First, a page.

- Top of page
- Cation Binding Sites
- Role of Arenes in the Transmembrane Region
- Insight into the Nucleotide Binding Site
- Inhibitors and their Mechanism of Action
- Summary and Outlook
- End Box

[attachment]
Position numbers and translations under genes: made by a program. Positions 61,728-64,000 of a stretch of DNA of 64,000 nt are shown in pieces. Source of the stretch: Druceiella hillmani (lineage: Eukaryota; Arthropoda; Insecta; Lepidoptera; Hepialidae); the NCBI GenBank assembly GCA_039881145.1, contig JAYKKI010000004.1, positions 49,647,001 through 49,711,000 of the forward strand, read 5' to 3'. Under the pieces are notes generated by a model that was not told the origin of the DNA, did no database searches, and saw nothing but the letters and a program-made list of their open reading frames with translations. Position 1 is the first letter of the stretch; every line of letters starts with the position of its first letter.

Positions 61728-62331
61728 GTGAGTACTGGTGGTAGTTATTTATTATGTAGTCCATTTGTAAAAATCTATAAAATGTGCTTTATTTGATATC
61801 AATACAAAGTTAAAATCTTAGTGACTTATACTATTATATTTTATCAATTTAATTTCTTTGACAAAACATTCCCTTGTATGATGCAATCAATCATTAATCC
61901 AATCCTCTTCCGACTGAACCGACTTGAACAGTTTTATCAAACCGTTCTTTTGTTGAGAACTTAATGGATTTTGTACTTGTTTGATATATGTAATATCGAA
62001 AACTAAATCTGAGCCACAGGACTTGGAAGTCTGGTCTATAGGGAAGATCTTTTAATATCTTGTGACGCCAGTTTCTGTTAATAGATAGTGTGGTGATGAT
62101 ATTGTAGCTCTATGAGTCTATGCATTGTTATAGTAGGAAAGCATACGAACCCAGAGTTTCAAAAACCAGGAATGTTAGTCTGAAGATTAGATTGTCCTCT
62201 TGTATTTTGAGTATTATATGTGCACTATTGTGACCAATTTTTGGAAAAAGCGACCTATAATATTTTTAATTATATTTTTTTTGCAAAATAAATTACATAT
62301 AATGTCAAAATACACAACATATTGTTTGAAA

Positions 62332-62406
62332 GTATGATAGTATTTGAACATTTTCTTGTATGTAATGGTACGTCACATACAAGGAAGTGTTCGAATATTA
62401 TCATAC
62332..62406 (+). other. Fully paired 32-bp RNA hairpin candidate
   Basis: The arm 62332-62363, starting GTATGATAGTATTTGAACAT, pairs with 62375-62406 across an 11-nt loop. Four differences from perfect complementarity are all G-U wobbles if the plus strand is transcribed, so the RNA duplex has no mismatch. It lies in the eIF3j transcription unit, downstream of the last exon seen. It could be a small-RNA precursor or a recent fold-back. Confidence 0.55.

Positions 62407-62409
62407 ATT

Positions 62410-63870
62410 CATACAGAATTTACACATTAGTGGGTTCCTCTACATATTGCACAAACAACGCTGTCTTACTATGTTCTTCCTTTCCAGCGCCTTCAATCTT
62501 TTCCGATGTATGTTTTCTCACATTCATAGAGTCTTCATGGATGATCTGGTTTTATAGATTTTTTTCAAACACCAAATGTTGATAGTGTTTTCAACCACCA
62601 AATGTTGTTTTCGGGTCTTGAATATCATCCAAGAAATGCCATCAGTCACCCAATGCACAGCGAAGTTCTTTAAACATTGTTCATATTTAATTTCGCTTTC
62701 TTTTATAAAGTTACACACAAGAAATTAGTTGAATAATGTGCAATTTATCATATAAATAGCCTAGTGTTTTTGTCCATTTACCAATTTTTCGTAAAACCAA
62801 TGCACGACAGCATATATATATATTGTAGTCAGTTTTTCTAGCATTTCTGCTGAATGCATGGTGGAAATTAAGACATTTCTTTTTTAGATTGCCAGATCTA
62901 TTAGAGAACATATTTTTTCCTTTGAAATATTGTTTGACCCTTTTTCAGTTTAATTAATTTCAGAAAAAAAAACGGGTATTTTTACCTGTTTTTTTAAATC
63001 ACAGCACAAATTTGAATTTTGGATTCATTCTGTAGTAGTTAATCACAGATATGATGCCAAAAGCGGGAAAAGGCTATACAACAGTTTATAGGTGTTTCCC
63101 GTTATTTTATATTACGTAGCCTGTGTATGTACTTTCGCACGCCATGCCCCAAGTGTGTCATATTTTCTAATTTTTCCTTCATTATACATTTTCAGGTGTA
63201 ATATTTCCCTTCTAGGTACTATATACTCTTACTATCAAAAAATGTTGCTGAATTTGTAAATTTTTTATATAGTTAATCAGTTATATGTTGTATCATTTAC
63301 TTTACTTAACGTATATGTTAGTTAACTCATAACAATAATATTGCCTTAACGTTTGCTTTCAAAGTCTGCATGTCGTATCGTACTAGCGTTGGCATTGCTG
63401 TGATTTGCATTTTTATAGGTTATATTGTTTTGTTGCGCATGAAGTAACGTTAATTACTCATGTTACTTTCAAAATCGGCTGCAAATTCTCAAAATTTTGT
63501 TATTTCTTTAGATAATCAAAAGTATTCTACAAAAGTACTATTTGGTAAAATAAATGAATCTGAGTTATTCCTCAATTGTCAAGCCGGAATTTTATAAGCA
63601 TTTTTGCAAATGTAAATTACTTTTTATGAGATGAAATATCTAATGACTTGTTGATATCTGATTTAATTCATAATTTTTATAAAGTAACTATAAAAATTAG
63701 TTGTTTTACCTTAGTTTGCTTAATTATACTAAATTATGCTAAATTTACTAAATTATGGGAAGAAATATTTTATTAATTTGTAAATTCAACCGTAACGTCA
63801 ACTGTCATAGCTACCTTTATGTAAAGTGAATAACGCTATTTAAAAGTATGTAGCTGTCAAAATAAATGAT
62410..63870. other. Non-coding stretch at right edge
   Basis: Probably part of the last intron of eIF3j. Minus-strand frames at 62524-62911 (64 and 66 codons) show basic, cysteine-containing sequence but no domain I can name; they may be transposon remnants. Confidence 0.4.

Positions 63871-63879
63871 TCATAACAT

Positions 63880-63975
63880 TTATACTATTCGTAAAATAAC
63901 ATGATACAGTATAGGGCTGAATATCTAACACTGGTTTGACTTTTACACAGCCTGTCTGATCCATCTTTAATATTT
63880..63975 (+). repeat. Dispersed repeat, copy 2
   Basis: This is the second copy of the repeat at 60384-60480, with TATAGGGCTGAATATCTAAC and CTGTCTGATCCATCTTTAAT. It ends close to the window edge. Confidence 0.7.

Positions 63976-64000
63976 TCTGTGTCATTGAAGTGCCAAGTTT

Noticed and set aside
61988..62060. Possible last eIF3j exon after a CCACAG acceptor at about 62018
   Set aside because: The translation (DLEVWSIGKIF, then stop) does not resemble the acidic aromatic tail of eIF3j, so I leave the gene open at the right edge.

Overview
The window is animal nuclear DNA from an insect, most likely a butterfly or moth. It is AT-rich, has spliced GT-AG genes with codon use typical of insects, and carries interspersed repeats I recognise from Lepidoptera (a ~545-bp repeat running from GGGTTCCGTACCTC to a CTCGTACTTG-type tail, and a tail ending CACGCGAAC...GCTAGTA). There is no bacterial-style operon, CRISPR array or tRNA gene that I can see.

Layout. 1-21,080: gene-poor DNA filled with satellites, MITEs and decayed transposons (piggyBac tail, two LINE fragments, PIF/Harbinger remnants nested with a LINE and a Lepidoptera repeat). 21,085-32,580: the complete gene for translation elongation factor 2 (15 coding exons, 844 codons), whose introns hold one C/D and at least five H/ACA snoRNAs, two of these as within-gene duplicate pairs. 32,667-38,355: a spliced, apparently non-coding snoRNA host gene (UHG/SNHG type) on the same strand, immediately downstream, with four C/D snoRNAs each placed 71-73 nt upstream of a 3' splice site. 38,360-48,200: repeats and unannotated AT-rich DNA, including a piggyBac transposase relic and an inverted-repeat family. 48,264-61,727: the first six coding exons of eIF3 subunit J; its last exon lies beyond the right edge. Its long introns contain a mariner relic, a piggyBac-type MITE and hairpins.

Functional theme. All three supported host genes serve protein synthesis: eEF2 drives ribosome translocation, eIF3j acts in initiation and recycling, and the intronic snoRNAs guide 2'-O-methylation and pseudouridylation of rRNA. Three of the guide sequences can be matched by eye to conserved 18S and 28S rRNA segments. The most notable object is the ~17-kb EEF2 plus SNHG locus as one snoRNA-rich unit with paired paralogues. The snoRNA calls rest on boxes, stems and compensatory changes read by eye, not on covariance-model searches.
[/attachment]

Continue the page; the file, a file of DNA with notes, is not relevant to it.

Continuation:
P-type ATPases constitute a ubiquitous superfamily of cation transport enzymes, responsible for carrying out actions of paramount importance in biology such as ion transport and expulsion of toxic ions from cells. The harmonized toggling of gates in the extra- and intracellular domains explain the phenomenon of specific cation binding in selective physiological states. A quantitative understanding of the fundamental aspects of ion transport mechanism and regulation of P-type ATPases requires detailed knowledge of thermodynamical, structural, and functional properties. Computational studies have made significant contributions to our understanding of biological ion pumps. Various 3D structures of Ca2+-ATPase between E1 and E2 transition states have given a impetus to the theorists to work on the Na+K+- and H+K+-ATPase to address important questions about their function. The current review delineates the importance of cation, nucleotide, and inhibitor binding domains, with a focus on the therapeutic potential and biological relevance of the three P-type II ATPases. This will give an insight into the ion selectivity and their conduction across the transmembrane helices of P-type II ATPases, which may pave the way to a range of fundamental questions about the mechanism and aid in the efforts of structure- and analog-based drug design.